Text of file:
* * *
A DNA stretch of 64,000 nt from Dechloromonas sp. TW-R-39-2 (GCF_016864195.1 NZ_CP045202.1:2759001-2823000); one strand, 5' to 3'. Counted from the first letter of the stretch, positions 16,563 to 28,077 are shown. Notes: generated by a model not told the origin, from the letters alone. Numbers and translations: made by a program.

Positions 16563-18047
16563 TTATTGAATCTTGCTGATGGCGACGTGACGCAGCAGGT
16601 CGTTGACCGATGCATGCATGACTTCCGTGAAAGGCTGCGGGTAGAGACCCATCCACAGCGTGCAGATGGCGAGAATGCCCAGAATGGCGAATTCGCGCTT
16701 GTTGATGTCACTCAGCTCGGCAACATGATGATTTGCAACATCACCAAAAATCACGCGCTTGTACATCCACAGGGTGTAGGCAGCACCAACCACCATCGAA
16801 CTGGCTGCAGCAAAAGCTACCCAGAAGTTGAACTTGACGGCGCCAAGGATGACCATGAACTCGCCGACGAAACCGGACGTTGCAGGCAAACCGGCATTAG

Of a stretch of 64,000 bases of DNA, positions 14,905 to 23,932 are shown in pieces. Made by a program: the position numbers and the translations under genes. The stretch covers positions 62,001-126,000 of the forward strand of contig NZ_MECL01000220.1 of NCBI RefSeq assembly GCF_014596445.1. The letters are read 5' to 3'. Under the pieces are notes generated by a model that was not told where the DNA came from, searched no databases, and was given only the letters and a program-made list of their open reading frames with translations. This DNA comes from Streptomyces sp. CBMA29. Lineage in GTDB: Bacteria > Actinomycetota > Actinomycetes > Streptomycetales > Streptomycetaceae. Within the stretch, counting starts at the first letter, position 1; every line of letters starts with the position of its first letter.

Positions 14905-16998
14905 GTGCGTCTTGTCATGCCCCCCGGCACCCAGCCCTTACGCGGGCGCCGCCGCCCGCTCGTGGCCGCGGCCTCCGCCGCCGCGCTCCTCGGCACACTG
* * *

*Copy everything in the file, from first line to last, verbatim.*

A DNA stretch of 64,000 nt from Dechloromonas sp. TW-R-39-2 (GCF_016864195.1 NZ_CP045202.1:2759001-2823000); one strand, 5' to 3'. Counted from the first letter of the stretch, positions 16,563 to 28,077 are shown. Notes: generated by a model not told the origin, from the letters alone. Numbers and translations: made by a program.

Positions 16563-18047
16563 TTATTGAATCTTGCTGATGGCGACGTGACGCAGCAGGT
16601 CGTTGACCGATGCATGCATGACTTCCGTGAAAGGCTGCGGGTAGAGACCCATCCACAGCGTGCAGATGGCGAGAATGCCCAGAATGGCGAATTCGCGCTT
16701 GTTGATGTCACTCAGCTCGGCAACATGATGATTTGCAACATCACCAAAAATCACGCGCTTGTACATCCACAGGGTGTAGGCAGCACCAACCACCATCGAA
16801 CTGGCTGCAGCAAAAGCTACCCAGAAGTTGAACTTGACGGCGCCAAGGATGACCATGAACTCGCCGACGAAACCGGACGTTGCAGGCAAACCGGCATTAG

Of a stretch of 64,000 bases of DNA, positions 14,905 to 23,932 are shown in pieces. Made by a program: the position numbers and the translations under genes. The stretch covers positions 62,001-126,000 of the forward strand of contig NZ_MECL01000220.1 of NCBI RefSeq assembly GCF_014596445.1. The letters are read 5' to 3'. Under the pieces are notes generated by a model that was not told where the DNA came from, searched no databases, and was given only the letters and a program-made list of their open reading frames with translations. This DNA comes from Streptomyces sp. CBMA29. Lineage in GTDB: Bacteria > Actinomycetota > Actinomycetes > Streptomycetales > Streptomycetaceae. Within the stretch, counting starts at the first letter, position 1; every line of letters starts with the position of its first letter.

Positions 14905-16998
14905 GTGCGTCTTGTCATGCCCCCCGGCACCCAGCCCTTACGCGGGCGCCGCCGCCCGCTCGTGGCCGCGGCCTCCGCCGCCGCGCTCCTCGGCACACTG